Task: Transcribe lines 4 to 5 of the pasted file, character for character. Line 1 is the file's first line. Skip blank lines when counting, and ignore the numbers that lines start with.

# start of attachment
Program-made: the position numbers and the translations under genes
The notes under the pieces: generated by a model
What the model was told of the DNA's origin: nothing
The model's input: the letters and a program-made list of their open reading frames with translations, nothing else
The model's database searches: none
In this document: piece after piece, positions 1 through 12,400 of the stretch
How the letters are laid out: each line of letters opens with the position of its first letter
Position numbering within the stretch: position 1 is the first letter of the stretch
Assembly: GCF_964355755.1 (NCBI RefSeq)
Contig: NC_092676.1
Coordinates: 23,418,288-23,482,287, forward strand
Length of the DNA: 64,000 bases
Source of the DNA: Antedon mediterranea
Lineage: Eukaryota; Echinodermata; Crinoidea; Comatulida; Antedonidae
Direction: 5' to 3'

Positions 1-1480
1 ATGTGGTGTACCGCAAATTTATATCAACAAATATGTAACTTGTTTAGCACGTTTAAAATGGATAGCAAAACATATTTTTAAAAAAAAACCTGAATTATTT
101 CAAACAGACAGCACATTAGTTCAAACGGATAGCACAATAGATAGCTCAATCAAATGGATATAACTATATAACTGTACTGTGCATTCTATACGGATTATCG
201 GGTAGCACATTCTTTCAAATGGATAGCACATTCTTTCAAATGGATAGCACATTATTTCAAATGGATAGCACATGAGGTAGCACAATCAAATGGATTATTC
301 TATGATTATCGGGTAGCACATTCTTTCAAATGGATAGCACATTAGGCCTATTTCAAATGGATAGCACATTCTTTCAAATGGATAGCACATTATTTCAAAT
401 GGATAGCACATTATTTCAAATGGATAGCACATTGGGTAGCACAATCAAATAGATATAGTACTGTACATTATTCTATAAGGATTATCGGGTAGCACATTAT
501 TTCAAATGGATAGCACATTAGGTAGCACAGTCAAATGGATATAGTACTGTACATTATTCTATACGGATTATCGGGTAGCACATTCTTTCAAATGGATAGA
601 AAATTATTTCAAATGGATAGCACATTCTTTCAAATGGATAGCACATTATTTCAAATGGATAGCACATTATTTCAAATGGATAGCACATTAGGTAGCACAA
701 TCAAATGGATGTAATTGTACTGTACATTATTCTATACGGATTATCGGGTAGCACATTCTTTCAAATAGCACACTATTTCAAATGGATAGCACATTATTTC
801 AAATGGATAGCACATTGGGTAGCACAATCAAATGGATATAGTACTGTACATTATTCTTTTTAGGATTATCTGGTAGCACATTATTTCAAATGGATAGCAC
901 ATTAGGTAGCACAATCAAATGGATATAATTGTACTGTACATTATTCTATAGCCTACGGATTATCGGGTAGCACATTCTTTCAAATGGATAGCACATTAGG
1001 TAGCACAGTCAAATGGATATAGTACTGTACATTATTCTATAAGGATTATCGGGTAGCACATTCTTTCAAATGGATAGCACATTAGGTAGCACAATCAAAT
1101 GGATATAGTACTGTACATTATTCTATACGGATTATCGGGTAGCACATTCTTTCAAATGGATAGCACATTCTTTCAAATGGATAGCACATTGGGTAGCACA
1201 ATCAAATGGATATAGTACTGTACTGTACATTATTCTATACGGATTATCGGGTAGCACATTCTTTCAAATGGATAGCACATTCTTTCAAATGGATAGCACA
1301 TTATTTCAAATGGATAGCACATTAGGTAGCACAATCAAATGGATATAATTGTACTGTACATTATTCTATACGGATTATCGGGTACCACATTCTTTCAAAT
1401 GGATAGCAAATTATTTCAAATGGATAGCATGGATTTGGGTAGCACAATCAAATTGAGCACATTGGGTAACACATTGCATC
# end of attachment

The model's input: the letters and a program-made list of their open reading frames with translations, nothing else
The model's database searches: none